Austin’s assessment: Defense Secretary Lloyd Austin, who testified alongside Milley, also confirmed Russia had used hypersonic weapons several times in the conflict. He noted that Russian President Vladimir Putin used such weapons “weeks ago,” but that the launches were “not a major game-changer to this point.” 

Read more here

Senators introduce Space National Guard legislation

A bipartisan group of senators on Wednesday introduced a bill that would create a Space National Guard under the newly-established U.S. Space Force. 

Sens. Dianne Feinstein (D-Calif.) and Marco Rubio (R-Fla.) said in a press release that the Space National Guard Establishment Act pairs with legislation in the House from Rep. Jason Crow (D-Colo.) and corrects a bureaucracy issue in which National Guard troops are working on space missions within the Air Force instead of within their own branch. 

Their reasoning: “Without a National Guard component for Space Force, we risk losing many talented individuals who want to keep serving their country and their states after they leave active duty, and that is simply unacceptable,” Feinstein said in a statement. “Creating a Space Force National Guard would also save money and ensure a smoother process in the event we need to activate personnel. Not establishing a Space National Guard was a mistake when Space Force was created, and this bill will remedy that.” 

Earlier: Former President Trump signed into law a bill creating the Space Force in December 2019, which became the first new branch of the U.S. military in 73 years. 

Senators said when the Space Force was created, active-duty troops working on space missions in the Air Force were transferred to the new military branch. But there was no such authorized transfer for National Guard troops. 

What the bill would do: About 1,000 National Guard troops work on space-related missions within the Air Force. If the bill became law, it would simply transfer them to the Space National Guard to create a more efficient bureaucracy. 

Rubio said creating a Space National Guard would boost our military readiness and increase efficiency.” 

Read the full story here

ON TAP TOMORROW

  • President Biden welcomes leaders of Association of Southeast Asian Nations (ASEAN) countries and the ASEAN Secretary General Lim Jock Hoi to the White House for a dinner as part of the U.S.-ASEAN Special Summit. 
  • Navy leaders will testify before the Senate Armed Services Committee on “The Posture of the Department of the Navy in Review of the Defense Authorization Request for Fiscal Year 2023 and the Future Years Defense Program,” at 9:30 a.m.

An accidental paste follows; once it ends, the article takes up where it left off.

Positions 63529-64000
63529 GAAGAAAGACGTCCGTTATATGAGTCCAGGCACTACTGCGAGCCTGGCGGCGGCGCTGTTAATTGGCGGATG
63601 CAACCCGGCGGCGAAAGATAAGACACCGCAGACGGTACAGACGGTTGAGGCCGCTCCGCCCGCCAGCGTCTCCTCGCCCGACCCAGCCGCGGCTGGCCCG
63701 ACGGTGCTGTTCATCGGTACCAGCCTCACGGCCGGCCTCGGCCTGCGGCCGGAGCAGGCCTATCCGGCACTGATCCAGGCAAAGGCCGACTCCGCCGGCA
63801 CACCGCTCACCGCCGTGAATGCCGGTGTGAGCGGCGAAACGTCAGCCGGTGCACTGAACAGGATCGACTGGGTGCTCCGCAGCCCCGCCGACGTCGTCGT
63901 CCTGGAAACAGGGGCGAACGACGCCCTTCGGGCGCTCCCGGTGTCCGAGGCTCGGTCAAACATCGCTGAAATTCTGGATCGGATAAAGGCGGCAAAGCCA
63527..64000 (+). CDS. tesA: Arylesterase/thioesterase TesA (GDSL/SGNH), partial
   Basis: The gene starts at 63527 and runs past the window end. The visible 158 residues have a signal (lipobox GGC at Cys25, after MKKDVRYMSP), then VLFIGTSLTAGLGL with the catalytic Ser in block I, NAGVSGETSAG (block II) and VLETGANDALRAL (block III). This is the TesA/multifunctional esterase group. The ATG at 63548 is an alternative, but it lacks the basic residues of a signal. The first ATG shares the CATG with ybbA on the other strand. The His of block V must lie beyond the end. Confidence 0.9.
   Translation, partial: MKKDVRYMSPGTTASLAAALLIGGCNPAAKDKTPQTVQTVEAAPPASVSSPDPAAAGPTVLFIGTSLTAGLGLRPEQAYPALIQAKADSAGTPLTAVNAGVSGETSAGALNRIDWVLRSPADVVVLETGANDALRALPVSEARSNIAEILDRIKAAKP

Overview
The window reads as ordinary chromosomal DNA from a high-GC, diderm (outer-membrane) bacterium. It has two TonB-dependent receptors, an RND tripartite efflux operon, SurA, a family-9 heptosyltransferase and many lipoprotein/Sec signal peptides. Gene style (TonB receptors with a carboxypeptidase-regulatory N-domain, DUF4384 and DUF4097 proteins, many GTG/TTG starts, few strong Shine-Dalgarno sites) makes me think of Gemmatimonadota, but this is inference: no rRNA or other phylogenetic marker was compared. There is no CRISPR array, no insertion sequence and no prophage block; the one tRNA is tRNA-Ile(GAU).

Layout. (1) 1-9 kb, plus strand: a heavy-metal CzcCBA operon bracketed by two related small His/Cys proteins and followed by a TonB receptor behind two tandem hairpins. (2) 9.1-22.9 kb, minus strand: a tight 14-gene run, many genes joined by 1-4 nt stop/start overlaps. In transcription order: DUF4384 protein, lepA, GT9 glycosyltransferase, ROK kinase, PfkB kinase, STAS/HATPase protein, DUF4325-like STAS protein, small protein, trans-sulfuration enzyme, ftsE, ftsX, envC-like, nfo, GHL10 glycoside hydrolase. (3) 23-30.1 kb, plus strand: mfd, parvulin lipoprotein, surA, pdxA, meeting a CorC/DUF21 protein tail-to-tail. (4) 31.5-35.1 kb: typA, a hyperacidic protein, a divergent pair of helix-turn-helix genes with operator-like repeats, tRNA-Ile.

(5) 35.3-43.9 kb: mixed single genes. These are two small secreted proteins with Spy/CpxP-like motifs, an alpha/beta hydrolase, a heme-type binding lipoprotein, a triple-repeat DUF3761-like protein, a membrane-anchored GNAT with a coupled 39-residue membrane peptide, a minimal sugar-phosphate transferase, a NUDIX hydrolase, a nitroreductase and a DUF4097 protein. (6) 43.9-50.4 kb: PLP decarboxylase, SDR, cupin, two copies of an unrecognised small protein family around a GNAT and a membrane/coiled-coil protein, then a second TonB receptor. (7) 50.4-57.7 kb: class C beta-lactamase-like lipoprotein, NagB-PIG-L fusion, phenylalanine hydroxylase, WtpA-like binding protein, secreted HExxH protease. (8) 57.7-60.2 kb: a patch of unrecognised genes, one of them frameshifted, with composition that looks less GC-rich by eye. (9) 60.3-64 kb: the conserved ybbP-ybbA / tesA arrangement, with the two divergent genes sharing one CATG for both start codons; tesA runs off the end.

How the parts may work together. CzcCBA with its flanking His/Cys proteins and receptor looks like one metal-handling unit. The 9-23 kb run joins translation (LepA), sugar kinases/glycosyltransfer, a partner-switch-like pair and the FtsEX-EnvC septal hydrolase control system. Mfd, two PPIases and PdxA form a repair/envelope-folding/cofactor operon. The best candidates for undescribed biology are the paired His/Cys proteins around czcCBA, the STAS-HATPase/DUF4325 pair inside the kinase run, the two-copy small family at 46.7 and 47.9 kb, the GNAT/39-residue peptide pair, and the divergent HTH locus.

• The Senate Foreign Relations Committee will hold a hearing on “U.S. Efforts to Support Ukraine Against Russian Aggression,” at 9:30 a.m.  
  • Coast Guard Commandant Adm. Karl Schultz will testify before a House Appropriations subcommittee on “Fiscal Year 2023 Budget Request for the United States Coast Guard,” at 10 a.m. 
  • Army Secretary Christine Wormuth and Army Chief of Staff Gen. James McConville  will testify before the House Armed Services Committee on “Department of the Army Fiscal Year 2023 Budget Request,” at 10 a.m. 
  • A House Intelligence subcommittee will hold a hearing on “Fiscal Year 2023 Military Intelligence Program Budget,” at 10 a.m.  
  • A House Appropriations subpanel will hold a hearing on “Army Installations and Quality of Life,” at 10:30 a.m.  
  • United Kingdom Secretary of State for Defense Ben Wallace will speak at a Washington Post Live event on how “NATO allies can ‘outgun and outnumber’ Putin,” at 10:30 a.m. 
  • A House Armed Services subcommittee will hold a hearing on “Air Force Projection Forces Aviation Programs and Capabilities related to the FY2023 President’s Budget Request,” at 2 p.m.   
  • Another House Armed Services subpanel will hold a hearing on “Reviewing Department of Defense Science and Technology Strategy, Policy, and Programs for Fiscal Year 2023: Accelerating the Pace of Innovation,” at 4:30 p.m. 

WHAT WE’RE READING

That’s it for today. Check out The Hill’s Defense and National Security pages for the latest coverage. See you tomorrow!

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Tags Carlos Del Toro George Washington Lloyd Austin Marcy Kaptur Mark Milley